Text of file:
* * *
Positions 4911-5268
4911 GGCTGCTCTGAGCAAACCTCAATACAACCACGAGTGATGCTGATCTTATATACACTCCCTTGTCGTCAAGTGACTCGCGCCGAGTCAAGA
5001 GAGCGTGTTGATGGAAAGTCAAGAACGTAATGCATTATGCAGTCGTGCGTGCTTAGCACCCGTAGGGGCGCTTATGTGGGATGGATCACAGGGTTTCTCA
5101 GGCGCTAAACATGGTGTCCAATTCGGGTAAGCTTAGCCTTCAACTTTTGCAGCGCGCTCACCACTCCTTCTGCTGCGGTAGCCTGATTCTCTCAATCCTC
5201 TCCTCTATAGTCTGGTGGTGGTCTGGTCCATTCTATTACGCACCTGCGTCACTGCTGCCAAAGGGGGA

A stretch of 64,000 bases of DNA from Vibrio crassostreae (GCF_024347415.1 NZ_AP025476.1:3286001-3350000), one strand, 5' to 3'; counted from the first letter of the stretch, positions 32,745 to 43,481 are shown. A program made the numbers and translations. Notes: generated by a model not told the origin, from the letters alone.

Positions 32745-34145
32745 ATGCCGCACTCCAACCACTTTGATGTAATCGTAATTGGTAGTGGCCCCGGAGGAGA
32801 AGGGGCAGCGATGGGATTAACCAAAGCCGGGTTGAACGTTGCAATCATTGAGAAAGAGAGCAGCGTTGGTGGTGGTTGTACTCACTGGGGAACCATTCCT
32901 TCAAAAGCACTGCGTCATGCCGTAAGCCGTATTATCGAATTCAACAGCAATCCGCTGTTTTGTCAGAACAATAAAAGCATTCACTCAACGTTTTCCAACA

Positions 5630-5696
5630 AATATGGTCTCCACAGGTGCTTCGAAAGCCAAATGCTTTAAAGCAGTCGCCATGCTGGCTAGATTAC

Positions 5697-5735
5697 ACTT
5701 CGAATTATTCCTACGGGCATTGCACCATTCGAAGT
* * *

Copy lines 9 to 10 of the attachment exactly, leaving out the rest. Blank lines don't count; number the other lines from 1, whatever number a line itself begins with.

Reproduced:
32801 AGGGGCAGCGATGGGATTAACCAAAGCCGGGTTGAACGTTGCAATCATTGAGAAAGAGAGCAGCGTTGGTGGTGGTTGTACTCACTGGGGAACCATTCCT
32901 TCAAAAGCACTGCGTCATGCCGTAAGCCGTATTATCGAATTCAACAGCAATCCGCTGTTTTGTCAGAACAATAAAAGCATTCACTCAACGTTTTCCAACA